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Joan M. Ridley
Pres., CFP™, CEPA, CBI

2911 Turtle Creek Blvd., Suite 300
Dallas, Texas 75219

E-MAIL:  info@businesswealthsolutions.net
PHONE: 214.692.9192
FAX: 214.523.9001

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Personal Financial Planning and Business Planning… A Winning Combination


Joan M. Gruber Ridley, CFP™, CEPA

The Business: Opportunity or Unjustified Risk

Picture this. You walk into your personal financial planner’s office and tell him that you have decided to move all of your cash into a business and then you proceed to share the following details with him:

“There is no guarantee that it will grow in value, nor that it will pay me a reasonable income. I will probably invest a considerable amount of time in this enterprise as well as more cash and many sleepless nights. There is a good chance that I will need to feed it additional cash in the beginning and then from time to time, just to keep it viable or to grow it. Should I decide to sell it later on, according to recent surveys, there is only a 30%-50% chance that I will be successful. It will be impossible to determine exactly what a buyer would be willing to pay, or, in what manner I would be compensated. This business could become worthless overnight due to competition, poor management, inappropriate financing, lack of a realistic written strategic plan, family squabbles, and my death or disability. I would, however, have total control over daily operations. If it is well managed, it could provide a respectable income while I own it, and, it could be worth a whole lot more when I transition out of it than I originally put into it, if I observe all the rules for how to grow value.”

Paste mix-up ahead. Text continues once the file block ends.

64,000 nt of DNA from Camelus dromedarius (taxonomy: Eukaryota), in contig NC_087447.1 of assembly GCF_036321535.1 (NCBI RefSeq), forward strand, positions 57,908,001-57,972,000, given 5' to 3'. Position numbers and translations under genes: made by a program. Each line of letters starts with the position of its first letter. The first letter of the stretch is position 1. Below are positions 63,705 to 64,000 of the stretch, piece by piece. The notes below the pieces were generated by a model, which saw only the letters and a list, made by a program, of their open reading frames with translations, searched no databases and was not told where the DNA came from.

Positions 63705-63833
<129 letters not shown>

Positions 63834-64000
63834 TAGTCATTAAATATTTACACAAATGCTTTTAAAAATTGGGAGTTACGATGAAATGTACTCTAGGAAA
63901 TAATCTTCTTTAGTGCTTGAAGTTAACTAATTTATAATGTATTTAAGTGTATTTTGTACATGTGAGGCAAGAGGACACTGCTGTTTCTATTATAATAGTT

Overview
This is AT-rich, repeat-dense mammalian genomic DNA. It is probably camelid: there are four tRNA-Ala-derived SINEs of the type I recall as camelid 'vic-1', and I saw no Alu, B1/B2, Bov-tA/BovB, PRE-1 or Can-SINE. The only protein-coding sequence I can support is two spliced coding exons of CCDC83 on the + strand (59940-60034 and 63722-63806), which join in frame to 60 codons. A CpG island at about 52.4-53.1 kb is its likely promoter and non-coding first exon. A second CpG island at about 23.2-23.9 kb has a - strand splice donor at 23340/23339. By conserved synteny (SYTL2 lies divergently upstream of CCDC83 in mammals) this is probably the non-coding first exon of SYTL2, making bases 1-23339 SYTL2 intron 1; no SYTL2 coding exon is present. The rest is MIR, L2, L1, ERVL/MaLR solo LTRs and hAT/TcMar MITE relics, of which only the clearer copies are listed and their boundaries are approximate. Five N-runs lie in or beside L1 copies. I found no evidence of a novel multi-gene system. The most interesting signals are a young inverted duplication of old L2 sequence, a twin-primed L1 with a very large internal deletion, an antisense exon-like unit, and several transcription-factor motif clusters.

This scenario is enough to make any financial planner swoon, but to most entrepreneurs, it sounds like a terrific opportunity.

Like most business owners you will probably agree that yours is the largest single asset you own. And, although its illiquidity and lack of diversification place it in the high risk category, you would probably disagree because you have complete control, or so you think. The point is, if your business comprises the majority of your net worth, it would be ideal if you were to work with a personal financial planner who has a keen understanding about business planning and one who is in a position to advise you about how to grow and transition out of your business. This type of financial planner is difficult to find for three reasons: 1) his securities broker-dealer will probably not permit business planning as an outside business activity; 2) he lacks the interest, time, or expertise to offer in-depth non-product business planning; or 3) it just is not part of his business model.

Expertise of Personal Financial Planners

Most financial planners who work with business owners fall into one of two broad categories. The first are more insurance oriented and tend to work with business owners either as group benefits specialists or as life insurance specialists. Both tend to focus on insurance for funding of growth and exit planning strategies. The other category tends to focus on your personal financial planning but knows very little about your business except for those aspects that impact your personal finances. Planners in this group will tend to become very interested in your business when it is time to sell because placing assets under management is their focus, and, they are often very well-qualified to design and implement an appropriate portfolio with the proceeds from the sale. Like many business owners, you might work with the insurance related financial planner while you are growing your business and then seek out the planner with significant experience with assets under management after you have sold the business. This strategy has worked well for many, but it has its drawbacks. The obvious drawback is that neither planner is in a position to advise you about how to grow the value of what is probably your largest asset or to counsel you about all of your corporate transition options.